An ode to a political prankster

Even his name, Dick Tuck, which rhymes with Puck, was perfect.

Because Dick Tuck was a Puckish presence in national politics for decades, using wit and wile as weapons in political battles. The Democratic trickster died May 28 at 93 ... unless this was another of his pranks. I really wouldn’t put it past him.

Tuck’s primary target was another Tricky Dick, aka Richard Nixon. From Nixon’s bid for a Senate seat in 1950 until his presidential re-election campaign in 1972, Tuck was a thorn in Nixon’s flesh, poking and prodding him with stunts, pranks and mischief.

Why? Tuck had a deep dislike for Nixon, and not just because they were polar opposites politically. He felt Nixon was unethical and unprincipled — a good read, it turned out — and Tuck was determined to do whatever he could to hamper his rise.

It rarely worked, however. Nixon won the Senate race in 1950, defeating Democratic incumbent Helen Gahagan Douglas, whom he labeled “the Pink Lady,” unfairly and inaccurately accusing her of being soft on communism.

Tuck launched his political career during that race when a college professor who knew he was interested in politics asked him to aid the Nixon campaign. He forgot to ask which party his student favored.

Amazingly enough, Tuck was allowed to organize a Nixon rally. He booked the largest hall he could find and did not publicize the event. He then introduced Nixon with a long, rambling speech that ended by telling the scant few people in the audience that the candidate would discuss the International Monetary Fund.

After the shambles of an event was over, Nixon went to the young organizer and said, “Dick Tuck, you’ve done your last advance.”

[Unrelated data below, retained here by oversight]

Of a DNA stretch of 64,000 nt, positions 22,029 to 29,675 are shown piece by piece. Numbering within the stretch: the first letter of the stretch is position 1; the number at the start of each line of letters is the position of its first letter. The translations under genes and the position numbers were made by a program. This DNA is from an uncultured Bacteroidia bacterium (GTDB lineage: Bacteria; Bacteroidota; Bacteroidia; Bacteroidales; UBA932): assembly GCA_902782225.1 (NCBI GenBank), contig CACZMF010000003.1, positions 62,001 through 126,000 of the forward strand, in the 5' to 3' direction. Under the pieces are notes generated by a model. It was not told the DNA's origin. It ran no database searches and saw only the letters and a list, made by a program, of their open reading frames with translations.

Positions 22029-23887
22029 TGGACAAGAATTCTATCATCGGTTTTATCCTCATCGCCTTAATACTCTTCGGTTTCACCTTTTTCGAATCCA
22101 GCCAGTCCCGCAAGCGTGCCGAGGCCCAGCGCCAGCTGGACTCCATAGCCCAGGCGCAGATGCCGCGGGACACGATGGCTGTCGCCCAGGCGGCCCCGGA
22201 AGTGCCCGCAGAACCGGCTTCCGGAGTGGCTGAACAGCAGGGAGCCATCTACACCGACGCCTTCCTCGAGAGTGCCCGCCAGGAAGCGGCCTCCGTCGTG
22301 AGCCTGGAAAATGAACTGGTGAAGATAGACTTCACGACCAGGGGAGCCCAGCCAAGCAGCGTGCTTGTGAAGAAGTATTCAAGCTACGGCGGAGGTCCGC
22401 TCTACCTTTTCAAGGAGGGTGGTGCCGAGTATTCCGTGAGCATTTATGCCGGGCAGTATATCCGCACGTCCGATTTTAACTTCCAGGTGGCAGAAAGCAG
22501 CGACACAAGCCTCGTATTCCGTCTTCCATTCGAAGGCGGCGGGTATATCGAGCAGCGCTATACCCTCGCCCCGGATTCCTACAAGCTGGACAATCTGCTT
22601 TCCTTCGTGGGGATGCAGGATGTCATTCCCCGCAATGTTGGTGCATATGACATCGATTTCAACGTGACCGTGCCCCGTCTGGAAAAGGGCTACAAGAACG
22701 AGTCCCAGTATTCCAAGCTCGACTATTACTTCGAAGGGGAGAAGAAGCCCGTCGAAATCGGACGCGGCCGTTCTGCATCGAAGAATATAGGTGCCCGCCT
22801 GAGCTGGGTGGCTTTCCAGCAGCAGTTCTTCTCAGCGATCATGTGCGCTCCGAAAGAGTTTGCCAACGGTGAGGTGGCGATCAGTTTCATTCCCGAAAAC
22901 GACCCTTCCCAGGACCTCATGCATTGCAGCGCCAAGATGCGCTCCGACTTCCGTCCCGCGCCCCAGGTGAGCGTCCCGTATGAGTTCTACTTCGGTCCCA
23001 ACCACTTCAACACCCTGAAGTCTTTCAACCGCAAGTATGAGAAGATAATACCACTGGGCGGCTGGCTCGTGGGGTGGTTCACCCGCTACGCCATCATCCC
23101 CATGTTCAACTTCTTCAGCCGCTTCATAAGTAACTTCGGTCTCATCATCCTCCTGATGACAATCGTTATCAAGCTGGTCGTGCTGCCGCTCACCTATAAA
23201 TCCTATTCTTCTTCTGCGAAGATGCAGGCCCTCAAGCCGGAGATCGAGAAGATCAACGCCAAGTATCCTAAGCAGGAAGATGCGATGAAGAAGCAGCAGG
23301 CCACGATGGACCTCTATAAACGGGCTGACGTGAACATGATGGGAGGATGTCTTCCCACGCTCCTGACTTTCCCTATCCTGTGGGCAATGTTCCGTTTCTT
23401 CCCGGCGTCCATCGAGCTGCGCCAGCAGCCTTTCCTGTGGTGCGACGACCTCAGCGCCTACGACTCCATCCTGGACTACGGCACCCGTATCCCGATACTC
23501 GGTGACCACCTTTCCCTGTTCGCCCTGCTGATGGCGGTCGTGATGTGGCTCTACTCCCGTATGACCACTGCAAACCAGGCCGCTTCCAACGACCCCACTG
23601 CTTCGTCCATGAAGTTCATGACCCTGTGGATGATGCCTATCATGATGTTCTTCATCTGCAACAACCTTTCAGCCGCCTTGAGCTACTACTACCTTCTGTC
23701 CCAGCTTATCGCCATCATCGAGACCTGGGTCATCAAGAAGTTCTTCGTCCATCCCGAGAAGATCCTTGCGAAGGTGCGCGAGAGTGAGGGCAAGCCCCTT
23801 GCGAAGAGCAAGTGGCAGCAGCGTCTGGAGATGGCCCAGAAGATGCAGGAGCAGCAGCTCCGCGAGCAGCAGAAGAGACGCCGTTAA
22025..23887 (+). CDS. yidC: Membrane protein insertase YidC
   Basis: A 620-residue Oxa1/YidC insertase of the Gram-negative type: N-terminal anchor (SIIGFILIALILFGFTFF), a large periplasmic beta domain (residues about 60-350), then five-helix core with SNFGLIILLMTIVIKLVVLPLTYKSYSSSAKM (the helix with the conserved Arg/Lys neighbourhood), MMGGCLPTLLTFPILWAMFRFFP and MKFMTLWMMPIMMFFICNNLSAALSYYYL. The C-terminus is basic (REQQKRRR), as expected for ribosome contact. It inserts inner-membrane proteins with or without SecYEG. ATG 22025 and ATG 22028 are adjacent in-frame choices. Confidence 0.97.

If only he had known what was in store for him.

Over the next 20 years, Tuck pinned a “Nixon’s the One” button on a pregnant black woman and had her walk around before an event in a conservative area.

When Nixon was running an unsuccessful campaign for California governor in 1962, Tuck had signs written in Chinese presented to Nixon. However, they asked about a large loan Nixon’s brother had obtained from billionaire Howard Hughes, which was a campaign issue.

When Nixon learned of the deception, he grabbed a sign from a bystander and tore it up in front of a TV camera. Once more, Tuck had struck.

In the White House recordings that were released during the Watergate scandal, it was revealed that Nixon had both an intense dislike for Tuck — which was no shock — and a grudging admiration for him ability to bedevil him and get media attention for his stunts.

When Nixon aides and supporters tried such techniques, they lacked Tuck’s wit and light touch. Donald Segretti failed in his efforts to mess with Nixon’s opponents, as the president admitted.

“Shows what a master Dick Tuck is,” Nixon said in an Oval Office conversation caught on tape on March 13, 1973. “Segretti’s hasn’t been a bit similar.” 

After Nixon resigned in 1974, Tuck remained involved in politics, including working for South Dakota Sen. George McGovern and the national Democratic Party. But without his favorite target, Tuck slipped from the spotlight.

He ran for office just once, losing a state Senate race in California in 1966. Tuck’s response was typically funny and original.

“The people have spoken,” he said in his concession speech. “The bastards.”

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